FTG Blog - The Importance of Trading Psychology and Discipline

The Importance of Trading Psychology and Discipline

Trading psychology is not a scary topic. If your aim is to become a successful trader in today’s financial markets then you’ll need to have the necessary characteristics and skills. A trader needs to be knowledgeable in the inner workings of a company; its fundamentals and the ability to determine trend directions, but the ability to control emotions and maintain even discipline are a few other key ingredients that are required.

Trading psychology

The psychological aspect of trading is very important. A trader is often shuffling in and out of stocks on short notice, and is therefore forced to make quick decisions. To accomplish this, a certain presence of mind and by extension, discipline, so that the trader sticks with previously established trading plans and know when to book profits and losses. A trader should never allow emotions to get in the way of trading plans.

Understanding fear

When a trader’s screen is covered in flashing red tickers and candlesticks (a sign that stocks are down) and bad news comes about a certain stock or the general market, it’s not uncommon for the trader to get scared. When this happens, they may overreact and feel compelled to liquidate their holdings and go to cash or to refrain from taking any risks. Now, if they do that they may avoid certain losses – but they also will miss out on the gains.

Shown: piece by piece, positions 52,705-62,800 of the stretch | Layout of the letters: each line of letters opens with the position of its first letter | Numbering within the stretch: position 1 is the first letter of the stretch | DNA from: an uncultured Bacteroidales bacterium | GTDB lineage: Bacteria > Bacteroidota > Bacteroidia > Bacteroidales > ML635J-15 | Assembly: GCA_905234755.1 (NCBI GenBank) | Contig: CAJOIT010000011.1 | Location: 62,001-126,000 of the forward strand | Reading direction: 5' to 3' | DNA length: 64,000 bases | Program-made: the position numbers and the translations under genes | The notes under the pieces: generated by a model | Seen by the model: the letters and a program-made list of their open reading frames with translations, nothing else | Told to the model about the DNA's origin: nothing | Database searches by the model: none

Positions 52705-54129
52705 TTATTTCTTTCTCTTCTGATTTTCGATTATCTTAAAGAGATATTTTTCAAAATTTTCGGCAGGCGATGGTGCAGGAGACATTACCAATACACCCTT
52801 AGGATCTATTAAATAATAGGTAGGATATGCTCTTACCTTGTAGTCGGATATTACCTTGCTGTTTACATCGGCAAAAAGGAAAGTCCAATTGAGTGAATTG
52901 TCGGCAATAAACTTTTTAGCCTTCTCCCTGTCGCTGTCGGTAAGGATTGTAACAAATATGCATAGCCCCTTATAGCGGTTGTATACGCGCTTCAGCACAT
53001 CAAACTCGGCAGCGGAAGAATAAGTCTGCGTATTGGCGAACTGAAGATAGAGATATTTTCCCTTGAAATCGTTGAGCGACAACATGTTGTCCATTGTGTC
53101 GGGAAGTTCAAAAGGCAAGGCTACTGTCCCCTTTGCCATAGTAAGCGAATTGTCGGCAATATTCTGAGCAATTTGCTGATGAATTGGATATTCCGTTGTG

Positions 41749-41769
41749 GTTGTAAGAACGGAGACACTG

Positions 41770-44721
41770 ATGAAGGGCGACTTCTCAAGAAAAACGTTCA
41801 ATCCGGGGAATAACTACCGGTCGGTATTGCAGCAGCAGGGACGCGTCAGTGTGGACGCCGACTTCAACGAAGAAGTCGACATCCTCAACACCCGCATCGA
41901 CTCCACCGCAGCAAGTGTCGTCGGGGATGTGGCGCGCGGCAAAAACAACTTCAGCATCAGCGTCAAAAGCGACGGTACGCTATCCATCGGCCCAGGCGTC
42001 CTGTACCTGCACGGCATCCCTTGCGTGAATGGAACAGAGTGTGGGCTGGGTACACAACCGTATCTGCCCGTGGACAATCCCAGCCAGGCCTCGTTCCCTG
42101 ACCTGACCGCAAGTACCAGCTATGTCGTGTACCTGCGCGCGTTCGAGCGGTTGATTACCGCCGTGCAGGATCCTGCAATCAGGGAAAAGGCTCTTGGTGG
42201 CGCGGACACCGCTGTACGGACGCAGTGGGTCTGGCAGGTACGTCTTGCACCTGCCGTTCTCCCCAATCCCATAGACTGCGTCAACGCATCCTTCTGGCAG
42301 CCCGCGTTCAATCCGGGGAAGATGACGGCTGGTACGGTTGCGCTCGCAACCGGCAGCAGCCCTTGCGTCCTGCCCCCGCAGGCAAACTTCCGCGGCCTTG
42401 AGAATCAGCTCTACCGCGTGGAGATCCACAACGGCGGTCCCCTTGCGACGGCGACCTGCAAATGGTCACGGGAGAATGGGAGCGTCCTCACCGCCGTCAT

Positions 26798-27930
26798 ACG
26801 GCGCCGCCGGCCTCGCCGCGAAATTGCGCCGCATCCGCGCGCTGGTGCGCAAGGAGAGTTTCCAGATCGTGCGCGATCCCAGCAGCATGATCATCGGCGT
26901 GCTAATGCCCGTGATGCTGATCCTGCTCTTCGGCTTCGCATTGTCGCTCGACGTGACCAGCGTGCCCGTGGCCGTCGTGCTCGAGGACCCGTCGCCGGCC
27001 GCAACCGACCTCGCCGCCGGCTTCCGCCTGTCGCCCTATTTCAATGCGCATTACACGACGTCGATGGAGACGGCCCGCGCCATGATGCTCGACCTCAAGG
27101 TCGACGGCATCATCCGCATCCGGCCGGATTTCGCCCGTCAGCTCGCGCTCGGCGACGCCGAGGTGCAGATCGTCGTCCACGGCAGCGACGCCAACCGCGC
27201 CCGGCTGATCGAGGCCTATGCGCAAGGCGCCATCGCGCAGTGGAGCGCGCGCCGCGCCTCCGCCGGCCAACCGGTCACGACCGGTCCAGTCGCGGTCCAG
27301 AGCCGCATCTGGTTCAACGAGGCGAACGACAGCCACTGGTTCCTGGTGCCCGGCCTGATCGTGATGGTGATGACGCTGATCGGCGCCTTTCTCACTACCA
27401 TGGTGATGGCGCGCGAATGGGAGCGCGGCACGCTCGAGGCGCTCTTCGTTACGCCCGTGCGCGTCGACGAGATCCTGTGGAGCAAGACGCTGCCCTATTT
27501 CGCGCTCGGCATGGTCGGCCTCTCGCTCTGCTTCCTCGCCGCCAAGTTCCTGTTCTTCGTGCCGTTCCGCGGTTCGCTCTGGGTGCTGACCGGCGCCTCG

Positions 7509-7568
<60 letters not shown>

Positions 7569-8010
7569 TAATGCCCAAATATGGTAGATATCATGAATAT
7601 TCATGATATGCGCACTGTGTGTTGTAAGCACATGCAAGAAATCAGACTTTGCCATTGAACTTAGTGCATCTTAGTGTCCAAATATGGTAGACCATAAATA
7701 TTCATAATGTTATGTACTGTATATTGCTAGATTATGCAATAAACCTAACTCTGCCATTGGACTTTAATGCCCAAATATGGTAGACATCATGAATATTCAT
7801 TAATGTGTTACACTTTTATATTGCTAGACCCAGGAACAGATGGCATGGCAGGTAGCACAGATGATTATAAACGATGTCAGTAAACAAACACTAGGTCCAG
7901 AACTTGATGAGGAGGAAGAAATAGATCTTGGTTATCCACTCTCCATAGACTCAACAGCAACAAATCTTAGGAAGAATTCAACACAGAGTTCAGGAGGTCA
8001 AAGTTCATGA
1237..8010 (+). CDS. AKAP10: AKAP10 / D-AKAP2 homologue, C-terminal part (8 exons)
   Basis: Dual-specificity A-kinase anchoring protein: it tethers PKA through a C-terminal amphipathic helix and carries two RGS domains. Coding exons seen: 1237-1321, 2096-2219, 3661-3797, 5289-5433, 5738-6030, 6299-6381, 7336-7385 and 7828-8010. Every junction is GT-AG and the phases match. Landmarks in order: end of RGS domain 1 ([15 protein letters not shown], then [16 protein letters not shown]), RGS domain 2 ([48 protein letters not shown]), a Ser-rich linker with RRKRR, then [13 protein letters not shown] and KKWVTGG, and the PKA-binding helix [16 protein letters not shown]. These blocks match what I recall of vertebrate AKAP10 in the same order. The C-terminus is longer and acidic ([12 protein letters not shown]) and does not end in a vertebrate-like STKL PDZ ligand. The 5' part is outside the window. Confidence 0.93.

Traders need to understand what fear is and is simply a natural reaction to what they perceive as a threat. Understanding the fear will help.

Also by thinking about this issue ahead of time and knowing how they may instinctively react to or perceive certain things, a trader can hope to isolate and identify those feelings during a trading session, and then try to focus on moving past the emotion. Of course this may not be easy, and may take practice, but it’s necessary to the health of an investor’s portfolio.

Greed is your worst enemy

Greed amongst investors causes them to hang on to winning positions for too long. This trait can be devastating to returns because the trader is always running the risk of getting whipsawed or blown out of a position.

Greed is not easy to overcome. That’s because within many of us there seems to be an instinct to always try to do better, to try to get just a little more. A trader should recognize this instinct if it is present, and develop trade plans based upon rational business decisions, not on what amounts to an emotional whim or potentially harmful instinct.